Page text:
For a club looking to differentiate itself from other clubs or local FBOs, you might consider either a light sport or a taildragger since there aren’t many of either type available to rent. The Athol Orange Aero Club, based at Orange Municipal Airport (KORE) in Athol, Massachusetts, has two aircraft that fit both descriptions – a 1946 Aeronca Champ and a 1941 Taylorcraft BL-65. Most pilots are familiar with the Champ, but the Taylorcraft is a bit more rare and will be the focus of this Aircraft Spotlight.
With an empty weight of about 850 pounds, it meets Sport Pilot requirements and harkens back to a bygone era and a simpler age in aviation. It is a side-by-side two-place taildragger made of tube and fabric. There’s no electrical system, so it has to be hand propped and the panel is about as simple as you can get with just basic instrumentation and round automobile-style yokes. Club Vice President and Secretary Doug Mowry shares his experience with the Taylorcraft.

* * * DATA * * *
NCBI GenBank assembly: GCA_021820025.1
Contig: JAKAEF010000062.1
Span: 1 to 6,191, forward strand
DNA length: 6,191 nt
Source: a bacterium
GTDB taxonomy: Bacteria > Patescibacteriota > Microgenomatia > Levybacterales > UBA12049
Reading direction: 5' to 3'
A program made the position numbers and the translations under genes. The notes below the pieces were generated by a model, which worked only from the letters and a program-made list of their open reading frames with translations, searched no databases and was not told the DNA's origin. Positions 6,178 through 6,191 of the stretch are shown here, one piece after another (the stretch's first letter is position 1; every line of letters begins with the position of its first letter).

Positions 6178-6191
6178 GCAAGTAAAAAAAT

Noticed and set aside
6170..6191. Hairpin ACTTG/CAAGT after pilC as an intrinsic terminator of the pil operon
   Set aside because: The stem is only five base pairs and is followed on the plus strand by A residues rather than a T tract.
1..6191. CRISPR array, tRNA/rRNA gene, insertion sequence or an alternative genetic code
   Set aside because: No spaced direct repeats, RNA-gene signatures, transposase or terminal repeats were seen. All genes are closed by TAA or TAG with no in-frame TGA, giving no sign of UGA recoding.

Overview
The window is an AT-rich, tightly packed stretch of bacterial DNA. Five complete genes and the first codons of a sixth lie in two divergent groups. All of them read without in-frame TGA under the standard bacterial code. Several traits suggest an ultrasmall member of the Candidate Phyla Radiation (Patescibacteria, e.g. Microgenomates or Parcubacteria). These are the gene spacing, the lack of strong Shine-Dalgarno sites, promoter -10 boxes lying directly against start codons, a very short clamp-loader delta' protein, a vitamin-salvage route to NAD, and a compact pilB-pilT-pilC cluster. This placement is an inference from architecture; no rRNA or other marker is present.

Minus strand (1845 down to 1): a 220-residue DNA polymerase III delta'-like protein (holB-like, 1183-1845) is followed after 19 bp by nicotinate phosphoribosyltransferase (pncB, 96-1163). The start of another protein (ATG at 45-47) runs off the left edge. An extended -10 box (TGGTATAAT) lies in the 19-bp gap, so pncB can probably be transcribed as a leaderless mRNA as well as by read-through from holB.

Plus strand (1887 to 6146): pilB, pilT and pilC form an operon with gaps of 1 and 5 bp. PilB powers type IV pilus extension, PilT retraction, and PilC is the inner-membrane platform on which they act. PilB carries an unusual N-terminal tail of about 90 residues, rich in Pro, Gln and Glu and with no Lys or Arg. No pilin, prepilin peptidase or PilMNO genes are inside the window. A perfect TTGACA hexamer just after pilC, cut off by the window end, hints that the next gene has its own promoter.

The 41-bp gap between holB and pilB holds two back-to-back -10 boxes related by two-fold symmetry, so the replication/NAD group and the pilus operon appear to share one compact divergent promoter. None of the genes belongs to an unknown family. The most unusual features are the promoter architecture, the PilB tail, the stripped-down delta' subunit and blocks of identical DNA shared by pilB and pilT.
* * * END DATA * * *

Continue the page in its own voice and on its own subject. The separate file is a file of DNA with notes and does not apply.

Operating Cost: 5
Cross Country: 2
Fun Factor: 5
Operating Cost (5 stars)
Operating costs are “pretty low,” Doug said. It burns about four to five gallons an hour, similar to the Champ, but the Taylorcraft is “probably 5 or 10 miles an hour faster.” It
There are plenty of Taylorcraft BC12-Ds available for sale ranging in price from about $17,000 to $25,000. The BC12s have either the Continental C-65 or C-85, which are quiet common. The BL-65 is powered by the Lycoming O-145, which is much less common, and that is what Athol Orange has. There are fewer BL-65s available, but the purchase price is only $13,000 - $13,500. There aren’t too many aircraft in flying condition at a lower price.